A A A print this page

Fall 2013 Courses

Department of Classical Studies

 

Classical Studies Courses in Translation (Readings in English)

CLST 2320-01 - Classical Mythology (4 cr.)
Prof. Jennifer Lewton-Yates
Western art and literature have their roots in Greek and Roman stories about gods and titans, awe-inspiring deeds and magical transformations. Today we refer to these stories as "myths." In this course, we will examine the Greco-Roman gods and goddesses, the heroes and heroines, villains and monsters, as well as major mythic cycles such as the Trojan War cycle. We will consider how myth shapes the works of Classical poets, artists, dramatists, and how those works, in turn, influenced later traditions. No prerequisites.
MWF 11; Th 9 a.m.

CLST 2730-01 - Gender and Sexuality in the Ancient World (4 cr.)
Dr. Holly M. Sypniewski
Gay marriage?  People of antiquity were just as obsessed as we are with determining, regulating and legislating acceptable behaviors for men and women in their public and private lives. This course examines issues of sex, sexuality, and gender in the ancient societies of Greece and Rome through the study of literature and art.  Using an historical framework, we will investigate modes of sexuality and the representation of gender.  Our goal is to learn what we know, and what we cannot know, about the lives of ancient men and women, their interaction, communication and their roles in culture and society.  No prerequisites.
MTWF 8

CLST 2730-02 - Warfare and Society in the Ancient World (4 cr.)
Dr. David C. Yates
The tools and techniques of ancient warfare were crude, but effective. States like Assyria, Persia, Athens, Macedonia, and Rome managed to carve massive empires out of the ancient Mediterranean basin that shaped the course of ancient history. Each enjoyed the benefits and ultimately suffered the unintended consequences of the war-machines that made these empires possible. Athens and Sparta's obsession with warfare secured their freedom in the face of Persian aggression, but it also condemned them to a century and a half of constant conflict that left both easy pickings for Alexander the Great. Rome's legions were the most fearsome force unleashed upon the ancient world, but the power and influence held by the army and its generals were the ultimate undoing of this thousand-year empire. In this course we shall examine in detail the weapons, tactics, and strategies of ancient warfare, the ideologies and beliefs of the common soldiers, and finally the larger place warfare had in the various societies of the ancient Mediterranean, particularly Greece and Rome. No prerequisites.
TTh 1-2:40

CLST 3340-01 - Ancient and Medieval Philosophy (4 cr.)
Dr. Steven Smith
This course moves from the rise of philosophy among the ancient Greek "Presocratics" to the profound contributions of Plato and Aristotle and finally to the development of Western European "scholastic" philosophy in the later Middle Ages.  The root questions in the literature we study are:  What is real in the world and in ourselves?  And how is it possible to establish this? This course cross-lists with PHIL 3010-01.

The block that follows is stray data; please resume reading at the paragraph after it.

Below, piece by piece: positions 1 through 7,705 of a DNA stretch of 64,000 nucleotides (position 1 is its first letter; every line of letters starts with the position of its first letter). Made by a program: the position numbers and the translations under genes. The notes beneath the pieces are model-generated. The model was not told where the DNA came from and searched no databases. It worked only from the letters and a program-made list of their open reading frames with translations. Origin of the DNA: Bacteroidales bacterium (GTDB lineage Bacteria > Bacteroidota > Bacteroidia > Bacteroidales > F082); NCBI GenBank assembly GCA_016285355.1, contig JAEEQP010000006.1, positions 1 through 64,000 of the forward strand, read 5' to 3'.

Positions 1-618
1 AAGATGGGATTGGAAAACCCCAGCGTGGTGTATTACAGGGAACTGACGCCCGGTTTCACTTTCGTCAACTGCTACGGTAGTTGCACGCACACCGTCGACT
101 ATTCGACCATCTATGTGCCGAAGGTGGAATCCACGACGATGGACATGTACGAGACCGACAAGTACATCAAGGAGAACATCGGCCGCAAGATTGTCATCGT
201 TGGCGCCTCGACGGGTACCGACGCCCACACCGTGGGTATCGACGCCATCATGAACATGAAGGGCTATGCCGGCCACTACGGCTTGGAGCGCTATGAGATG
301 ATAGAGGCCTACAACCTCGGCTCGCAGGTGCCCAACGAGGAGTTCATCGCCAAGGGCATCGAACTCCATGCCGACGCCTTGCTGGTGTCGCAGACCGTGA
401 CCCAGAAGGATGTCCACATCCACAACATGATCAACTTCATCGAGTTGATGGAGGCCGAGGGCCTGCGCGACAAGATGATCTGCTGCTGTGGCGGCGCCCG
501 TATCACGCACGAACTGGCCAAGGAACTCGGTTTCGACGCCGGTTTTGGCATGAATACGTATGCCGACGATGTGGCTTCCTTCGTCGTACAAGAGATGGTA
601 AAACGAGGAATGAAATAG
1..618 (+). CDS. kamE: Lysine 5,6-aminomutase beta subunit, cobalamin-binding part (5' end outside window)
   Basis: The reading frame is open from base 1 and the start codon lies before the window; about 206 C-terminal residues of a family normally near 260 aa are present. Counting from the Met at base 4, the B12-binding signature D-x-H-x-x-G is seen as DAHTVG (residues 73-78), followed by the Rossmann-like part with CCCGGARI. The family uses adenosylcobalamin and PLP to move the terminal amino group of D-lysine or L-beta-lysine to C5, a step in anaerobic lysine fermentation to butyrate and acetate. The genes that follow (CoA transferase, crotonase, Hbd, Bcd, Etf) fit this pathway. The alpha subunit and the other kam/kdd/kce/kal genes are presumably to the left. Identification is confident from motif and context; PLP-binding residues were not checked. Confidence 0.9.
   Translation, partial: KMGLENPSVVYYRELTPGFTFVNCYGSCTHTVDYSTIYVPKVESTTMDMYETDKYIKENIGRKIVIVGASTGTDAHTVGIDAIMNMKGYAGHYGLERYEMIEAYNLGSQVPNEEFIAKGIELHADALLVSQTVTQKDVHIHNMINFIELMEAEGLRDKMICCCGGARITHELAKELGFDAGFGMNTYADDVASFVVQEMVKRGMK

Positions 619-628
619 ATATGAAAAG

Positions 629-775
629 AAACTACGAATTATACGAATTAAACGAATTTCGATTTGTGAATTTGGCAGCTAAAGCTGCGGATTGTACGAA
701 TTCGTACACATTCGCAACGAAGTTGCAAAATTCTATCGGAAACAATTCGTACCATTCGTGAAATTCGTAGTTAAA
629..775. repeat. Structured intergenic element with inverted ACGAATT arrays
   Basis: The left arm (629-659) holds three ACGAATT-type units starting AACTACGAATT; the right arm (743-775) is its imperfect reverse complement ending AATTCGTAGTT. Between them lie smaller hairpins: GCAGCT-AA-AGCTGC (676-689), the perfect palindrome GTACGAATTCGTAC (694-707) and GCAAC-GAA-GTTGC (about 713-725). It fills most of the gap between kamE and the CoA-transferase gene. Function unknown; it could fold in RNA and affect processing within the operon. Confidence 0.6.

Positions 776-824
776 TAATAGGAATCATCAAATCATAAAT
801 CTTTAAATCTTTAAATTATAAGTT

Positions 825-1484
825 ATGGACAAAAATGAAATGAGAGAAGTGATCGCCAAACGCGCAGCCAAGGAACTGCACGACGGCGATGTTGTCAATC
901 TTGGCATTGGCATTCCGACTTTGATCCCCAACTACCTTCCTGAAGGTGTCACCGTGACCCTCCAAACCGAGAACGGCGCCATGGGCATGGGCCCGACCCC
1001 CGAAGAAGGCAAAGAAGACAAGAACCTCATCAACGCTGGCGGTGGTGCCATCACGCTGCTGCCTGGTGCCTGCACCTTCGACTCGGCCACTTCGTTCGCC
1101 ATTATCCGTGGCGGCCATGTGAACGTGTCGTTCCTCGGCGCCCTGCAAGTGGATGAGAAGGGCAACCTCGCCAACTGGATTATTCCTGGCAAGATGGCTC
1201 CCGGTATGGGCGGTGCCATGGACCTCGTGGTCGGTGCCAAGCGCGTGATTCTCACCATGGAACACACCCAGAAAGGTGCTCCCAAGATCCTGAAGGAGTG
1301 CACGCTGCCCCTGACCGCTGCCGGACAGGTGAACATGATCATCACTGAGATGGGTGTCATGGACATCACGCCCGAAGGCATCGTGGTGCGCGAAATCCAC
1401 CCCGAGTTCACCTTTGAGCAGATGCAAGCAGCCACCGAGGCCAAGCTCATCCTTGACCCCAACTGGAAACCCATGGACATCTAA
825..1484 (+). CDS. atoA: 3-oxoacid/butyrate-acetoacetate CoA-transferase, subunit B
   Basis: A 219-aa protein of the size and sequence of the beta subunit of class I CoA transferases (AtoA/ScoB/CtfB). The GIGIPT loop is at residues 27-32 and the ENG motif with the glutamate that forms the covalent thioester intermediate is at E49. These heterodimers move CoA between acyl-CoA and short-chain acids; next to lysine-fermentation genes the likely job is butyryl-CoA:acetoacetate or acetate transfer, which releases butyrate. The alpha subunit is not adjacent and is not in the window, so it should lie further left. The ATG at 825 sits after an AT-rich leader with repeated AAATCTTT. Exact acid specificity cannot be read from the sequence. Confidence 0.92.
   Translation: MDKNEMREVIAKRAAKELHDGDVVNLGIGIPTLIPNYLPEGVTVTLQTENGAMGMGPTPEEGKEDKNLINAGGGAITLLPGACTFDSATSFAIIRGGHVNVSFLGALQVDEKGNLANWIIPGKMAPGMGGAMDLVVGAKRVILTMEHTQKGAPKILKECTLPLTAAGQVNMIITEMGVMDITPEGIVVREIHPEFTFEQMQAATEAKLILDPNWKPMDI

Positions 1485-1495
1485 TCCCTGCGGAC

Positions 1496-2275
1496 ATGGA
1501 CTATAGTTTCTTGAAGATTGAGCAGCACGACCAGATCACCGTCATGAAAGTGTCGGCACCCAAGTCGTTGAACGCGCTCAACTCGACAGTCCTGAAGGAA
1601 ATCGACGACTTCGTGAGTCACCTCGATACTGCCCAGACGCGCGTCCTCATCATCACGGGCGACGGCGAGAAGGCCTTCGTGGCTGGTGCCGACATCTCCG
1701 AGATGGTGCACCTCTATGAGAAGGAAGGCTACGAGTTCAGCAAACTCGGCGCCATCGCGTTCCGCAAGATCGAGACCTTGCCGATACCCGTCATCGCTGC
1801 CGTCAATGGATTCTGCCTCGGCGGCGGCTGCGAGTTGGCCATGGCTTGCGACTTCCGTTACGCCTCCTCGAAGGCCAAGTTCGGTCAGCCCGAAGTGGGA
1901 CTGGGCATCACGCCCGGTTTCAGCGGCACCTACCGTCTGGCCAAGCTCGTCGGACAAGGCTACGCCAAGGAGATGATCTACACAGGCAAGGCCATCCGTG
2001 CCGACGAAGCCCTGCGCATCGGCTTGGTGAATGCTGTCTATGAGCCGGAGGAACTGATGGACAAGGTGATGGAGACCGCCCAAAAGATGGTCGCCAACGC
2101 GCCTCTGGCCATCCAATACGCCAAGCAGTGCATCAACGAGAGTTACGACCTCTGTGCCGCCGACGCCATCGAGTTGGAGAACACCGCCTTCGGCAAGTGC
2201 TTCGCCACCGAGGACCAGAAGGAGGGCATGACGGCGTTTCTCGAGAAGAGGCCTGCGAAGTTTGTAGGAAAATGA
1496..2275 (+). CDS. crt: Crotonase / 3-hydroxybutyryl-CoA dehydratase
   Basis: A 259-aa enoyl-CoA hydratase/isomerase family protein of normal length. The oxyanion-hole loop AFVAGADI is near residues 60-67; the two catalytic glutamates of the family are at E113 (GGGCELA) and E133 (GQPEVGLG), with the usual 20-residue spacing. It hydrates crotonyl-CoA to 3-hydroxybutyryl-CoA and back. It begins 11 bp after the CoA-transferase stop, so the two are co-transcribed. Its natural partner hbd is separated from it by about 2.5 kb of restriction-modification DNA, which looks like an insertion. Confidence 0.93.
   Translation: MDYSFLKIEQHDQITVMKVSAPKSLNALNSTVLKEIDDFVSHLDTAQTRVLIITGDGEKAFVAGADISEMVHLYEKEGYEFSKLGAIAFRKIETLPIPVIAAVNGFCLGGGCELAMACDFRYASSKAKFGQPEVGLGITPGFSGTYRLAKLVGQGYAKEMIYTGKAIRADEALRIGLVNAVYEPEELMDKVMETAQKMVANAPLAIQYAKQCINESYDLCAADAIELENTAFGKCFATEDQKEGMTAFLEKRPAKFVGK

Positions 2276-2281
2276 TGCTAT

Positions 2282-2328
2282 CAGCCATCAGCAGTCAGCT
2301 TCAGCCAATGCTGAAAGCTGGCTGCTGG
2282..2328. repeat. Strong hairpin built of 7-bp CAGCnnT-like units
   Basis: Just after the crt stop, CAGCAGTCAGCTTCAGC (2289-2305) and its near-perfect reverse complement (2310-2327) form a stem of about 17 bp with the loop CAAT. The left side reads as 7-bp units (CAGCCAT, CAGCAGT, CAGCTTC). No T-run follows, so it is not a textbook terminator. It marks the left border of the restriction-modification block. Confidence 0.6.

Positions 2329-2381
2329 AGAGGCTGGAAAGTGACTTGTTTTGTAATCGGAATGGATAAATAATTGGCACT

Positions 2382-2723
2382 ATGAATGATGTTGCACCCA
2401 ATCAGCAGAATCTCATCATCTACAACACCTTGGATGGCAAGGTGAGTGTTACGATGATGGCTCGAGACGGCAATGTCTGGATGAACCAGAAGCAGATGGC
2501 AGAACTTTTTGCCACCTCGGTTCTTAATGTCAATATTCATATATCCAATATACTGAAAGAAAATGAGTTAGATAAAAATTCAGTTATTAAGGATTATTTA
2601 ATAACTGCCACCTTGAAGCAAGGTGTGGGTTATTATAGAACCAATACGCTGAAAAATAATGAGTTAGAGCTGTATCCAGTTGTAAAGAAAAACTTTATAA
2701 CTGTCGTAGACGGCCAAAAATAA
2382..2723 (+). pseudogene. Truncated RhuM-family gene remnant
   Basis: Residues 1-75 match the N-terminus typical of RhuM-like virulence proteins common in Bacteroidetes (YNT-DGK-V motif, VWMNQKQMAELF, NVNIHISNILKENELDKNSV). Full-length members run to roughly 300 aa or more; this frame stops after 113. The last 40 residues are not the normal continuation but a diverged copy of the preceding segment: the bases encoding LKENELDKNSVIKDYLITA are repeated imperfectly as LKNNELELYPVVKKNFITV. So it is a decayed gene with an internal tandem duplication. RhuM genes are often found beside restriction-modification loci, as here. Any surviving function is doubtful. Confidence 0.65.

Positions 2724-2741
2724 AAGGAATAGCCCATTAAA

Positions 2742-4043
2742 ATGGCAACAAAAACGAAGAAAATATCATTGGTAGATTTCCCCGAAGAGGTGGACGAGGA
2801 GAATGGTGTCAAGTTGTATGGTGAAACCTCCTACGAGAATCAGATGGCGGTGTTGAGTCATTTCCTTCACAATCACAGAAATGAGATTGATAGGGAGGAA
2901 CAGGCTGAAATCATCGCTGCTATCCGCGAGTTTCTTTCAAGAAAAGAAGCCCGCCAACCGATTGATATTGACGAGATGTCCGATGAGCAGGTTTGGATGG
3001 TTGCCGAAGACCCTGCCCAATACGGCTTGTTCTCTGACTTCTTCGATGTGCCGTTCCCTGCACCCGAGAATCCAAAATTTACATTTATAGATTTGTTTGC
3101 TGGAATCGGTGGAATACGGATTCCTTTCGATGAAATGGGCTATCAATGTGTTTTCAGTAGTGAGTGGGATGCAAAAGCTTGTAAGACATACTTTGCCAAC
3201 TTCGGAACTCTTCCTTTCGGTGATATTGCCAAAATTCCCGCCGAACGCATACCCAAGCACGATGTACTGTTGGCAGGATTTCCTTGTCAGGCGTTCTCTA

MWF 11


Greek and Latin Courses that Fulfill the Foreign Language Requirement

CLST 1020-01 - Introduction to Greek II (4 cr.)
Dr. David Yates
Complete your Millsaps language requirement while learning to read, write, and think like an ancient Greek. The Greeks coined such terms as epic, democracy, philosophy, tragedy, and comedy. Their language was the original of the New Testament. Greek notions and words continue to influence us today the world over. In this course you will be introduced to grammar, vocabulary, and forms through a method that will have you reading and comprehending actual Greek within a few weeks. By the end of the semester you will have read excerpts from such literary masters as Aeschylus and Herodotus. Along the way you will also have an opportunity to learn about Greek culture and society, not to mention build your English vocabulary (particularly medical and scientific terms) with exercises focused on Greek root words. Prerequisite: Intro to Greek I .
MWF 10 a.m., Th 8 a.m.

CLST 1110-01 - Introduction to Latin I (4 cr.)
Dr. Holly M. Sypniewski
Complete your Millsaps language requirement by learning to read the classics that defined western civilization. Latin has left an indelible mark on the way we communicate, even today. This course uses a reading method to teach you the grammar, vocabulary, and forms of Latin. Our text follows the life of the poet Horace during the age of Augustus, so along the way you will also learn about Roman culture and society while building your English vocabulary! Students interested in law, medicine, literature, religion, modern languages, and (of course) antiquity may find this course particularly useful. Students with prior Latin experience must contact the department chair for Latin placement tests. NO PREQUISITES.
MTWF 9 a.m.

CLST 2130-01 - Catullus: Third-Semester Latin (4 cr.)
Prof. Jennifer Lewton-Yates